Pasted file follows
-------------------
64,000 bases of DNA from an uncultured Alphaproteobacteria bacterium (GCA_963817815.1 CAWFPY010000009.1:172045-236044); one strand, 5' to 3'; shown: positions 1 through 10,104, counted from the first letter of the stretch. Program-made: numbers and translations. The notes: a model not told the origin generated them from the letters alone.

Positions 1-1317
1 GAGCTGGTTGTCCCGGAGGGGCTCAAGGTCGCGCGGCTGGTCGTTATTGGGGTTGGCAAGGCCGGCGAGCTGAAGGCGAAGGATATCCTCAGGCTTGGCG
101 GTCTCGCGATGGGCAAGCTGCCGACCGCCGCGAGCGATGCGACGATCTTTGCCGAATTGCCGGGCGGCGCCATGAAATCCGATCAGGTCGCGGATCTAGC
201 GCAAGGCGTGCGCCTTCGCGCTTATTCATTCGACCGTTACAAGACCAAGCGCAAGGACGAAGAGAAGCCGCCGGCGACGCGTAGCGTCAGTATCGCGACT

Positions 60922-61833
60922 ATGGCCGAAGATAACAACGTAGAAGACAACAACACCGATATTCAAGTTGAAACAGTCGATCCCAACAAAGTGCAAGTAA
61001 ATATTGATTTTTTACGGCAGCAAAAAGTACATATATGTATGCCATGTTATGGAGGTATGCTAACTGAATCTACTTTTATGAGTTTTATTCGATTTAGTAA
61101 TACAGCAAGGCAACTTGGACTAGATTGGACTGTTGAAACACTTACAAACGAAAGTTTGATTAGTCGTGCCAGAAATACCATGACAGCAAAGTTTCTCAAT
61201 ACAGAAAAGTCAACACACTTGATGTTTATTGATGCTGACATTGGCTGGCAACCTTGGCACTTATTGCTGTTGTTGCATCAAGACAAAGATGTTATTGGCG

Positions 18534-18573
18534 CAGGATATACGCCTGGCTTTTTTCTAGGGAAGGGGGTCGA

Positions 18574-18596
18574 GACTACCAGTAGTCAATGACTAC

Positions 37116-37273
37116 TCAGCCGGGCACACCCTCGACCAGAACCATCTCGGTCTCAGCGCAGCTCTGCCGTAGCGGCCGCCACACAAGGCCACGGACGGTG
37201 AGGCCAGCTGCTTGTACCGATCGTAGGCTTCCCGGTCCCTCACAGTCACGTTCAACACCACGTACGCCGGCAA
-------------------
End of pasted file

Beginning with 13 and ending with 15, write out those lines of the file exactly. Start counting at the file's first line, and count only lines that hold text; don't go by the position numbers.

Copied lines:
Positions 18574-18596
18574 GACTACCAGTAGTCAATGACTAC

Positions 37116-37273